By Chester Campbell
When you read this, it'll be Anno Domini 2013. I'm looking forward to lots of good writing and reading from my Murderous Musings colleagues during the year ahead. When I started this blog back in the summer of 2008, I had no idea it would still be around nearly five years later. According to Statcounter, we had 287 viewers today for a total of 15,891 during December. Since we started counting, we've had a total of 302,363 visitors. Not bad.
For my part, the new year will bring out the last book in my Post Cold War political thriller trilogy, Overture to Disaster. I wrote a post early in December about the conspiracy that forms the background for the story but only hinted at one track of the plot. Actually, it was the part of the book I particularly enjoyed writing, since it tied in with my Air Force experience.
This segment of the book starts in September of 1991 in Washington, DC, where Gen. Philip Ross Patton, the Air Force chief of staff, is preparing for the launch of Operation Easy Street. This was the time of the Lebanon hostage crisis, when offshoots of Hezbollah held American and European hostages. The militants were strong allies of the Islamic Republic of Iran. In my story, the chief Iranian contact with the hostage takers wants to defect and has arranged with the CIA to take his family to the U.S.
Operation Easy Street involved an Air Force MH-53J
Pave Low III Special Operations helicopter flying a Delta Force team into a small town in the Zagros Mountains of Iran, an area still friendly to Americans. Special Forces personnel
had provided the townspeople with life-saving aid in the wake of a deadly
earthquake back in the sixties, during an era that found the U.S. Army
operating there as guests of the late Shah.
I had been an Air Force intelligence officer in the Korean War and knew a bit about Special Operations units, but I did a lot of research while writing the book. One of my three main characters was the helicopter pilot, Col. Warren (Roddy) Rodman. He had helped kick off the air campaign in Desert Storm by piloting a Pave Low III that guided the Army's Apache helicopters into Iraq to knock out Saddam Hussein's early-warning radars.
In Operation Easy Street, he flew his helicopter from Kuwait into Iran at night and followed the spine of the mountains at minimum altitude to avoid Iranian radars. The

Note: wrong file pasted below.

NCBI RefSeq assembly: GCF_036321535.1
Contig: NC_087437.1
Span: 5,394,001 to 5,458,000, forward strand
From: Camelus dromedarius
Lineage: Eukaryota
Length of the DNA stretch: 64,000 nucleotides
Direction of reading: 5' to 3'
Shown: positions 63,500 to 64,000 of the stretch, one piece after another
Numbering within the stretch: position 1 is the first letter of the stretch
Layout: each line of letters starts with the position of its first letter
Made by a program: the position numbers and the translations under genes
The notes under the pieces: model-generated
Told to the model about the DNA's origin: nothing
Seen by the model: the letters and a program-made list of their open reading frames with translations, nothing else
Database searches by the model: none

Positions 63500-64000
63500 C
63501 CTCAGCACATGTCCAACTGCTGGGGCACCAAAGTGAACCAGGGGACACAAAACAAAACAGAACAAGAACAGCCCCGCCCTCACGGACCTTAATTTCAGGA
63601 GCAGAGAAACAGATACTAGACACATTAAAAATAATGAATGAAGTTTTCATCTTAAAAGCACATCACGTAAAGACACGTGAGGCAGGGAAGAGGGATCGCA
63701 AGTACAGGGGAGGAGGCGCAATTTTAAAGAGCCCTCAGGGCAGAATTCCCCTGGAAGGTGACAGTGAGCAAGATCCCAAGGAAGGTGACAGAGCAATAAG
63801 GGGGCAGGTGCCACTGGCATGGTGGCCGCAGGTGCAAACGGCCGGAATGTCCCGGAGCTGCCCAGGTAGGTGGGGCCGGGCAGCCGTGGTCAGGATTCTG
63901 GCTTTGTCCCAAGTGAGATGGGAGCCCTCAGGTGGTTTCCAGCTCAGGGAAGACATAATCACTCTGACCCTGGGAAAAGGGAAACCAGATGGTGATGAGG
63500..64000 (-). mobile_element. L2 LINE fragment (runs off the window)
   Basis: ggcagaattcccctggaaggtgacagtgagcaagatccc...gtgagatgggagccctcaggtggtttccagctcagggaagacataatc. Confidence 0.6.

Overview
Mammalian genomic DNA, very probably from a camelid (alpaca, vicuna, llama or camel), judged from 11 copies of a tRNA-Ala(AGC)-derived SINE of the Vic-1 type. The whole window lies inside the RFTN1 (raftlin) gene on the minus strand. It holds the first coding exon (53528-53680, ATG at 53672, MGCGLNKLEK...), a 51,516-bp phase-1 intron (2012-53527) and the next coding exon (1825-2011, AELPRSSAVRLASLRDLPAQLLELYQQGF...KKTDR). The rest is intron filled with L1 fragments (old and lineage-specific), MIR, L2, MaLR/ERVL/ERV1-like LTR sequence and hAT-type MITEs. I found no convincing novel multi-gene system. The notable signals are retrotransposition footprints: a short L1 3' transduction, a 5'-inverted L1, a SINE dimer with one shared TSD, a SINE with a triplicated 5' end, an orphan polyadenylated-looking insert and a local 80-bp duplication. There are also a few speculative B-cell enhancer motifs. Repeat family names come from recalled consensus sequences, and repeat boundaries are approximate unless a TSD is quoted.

Pave Low was strictly state of the art for this type of mission. Its
AN/APQ-158 terrain-following and terrain-avoidance radar, plus the nose-mounted
FLIR (forward-looking infrared) system, gave it the ability to fly right on the
deck in total darkness. Using Navstar Global Positioning System satellites, the
crew could plot the aircraft's position at any time within ten meters.
The helicopter flew without lights and in strict radio silence. However, the crew remained in contact with the command center at the White House via a FLTSATCOM (U.S. Navy Fleet Satellite Communications System) satellite, which would relay any instructions. Should the National Security Agency's radio monitors detect evidence that Iran had penetrated the operation, Colonel Rodman would be notified to abort the mission.
I sent a copy of that section of the book to an operations officer at Air Force Special Operations Command at Hurlburt Field in Florida to verify the accuracy of my descriptions of what happened during the mission.
The main thrust of the story was that General Patton found himself under heavy stress from a member of Congress at the time of Easy Street. After being notified that the satellite bearing the National Command Channel had malfunctioned, requiring a change to an alternate, Patton received a threatening call from the senator, rattling him so completely that he neglected to pass word of the change to Colonel Rodman. When NSA reported the operation had been compromised, the message failed to reach the helicopter.
You'll have to wait for the book to find out what else happened. It should be out in a couple of months as an ebook. Meanwhile, enjoy all the books our Murderous Musings crew has written.
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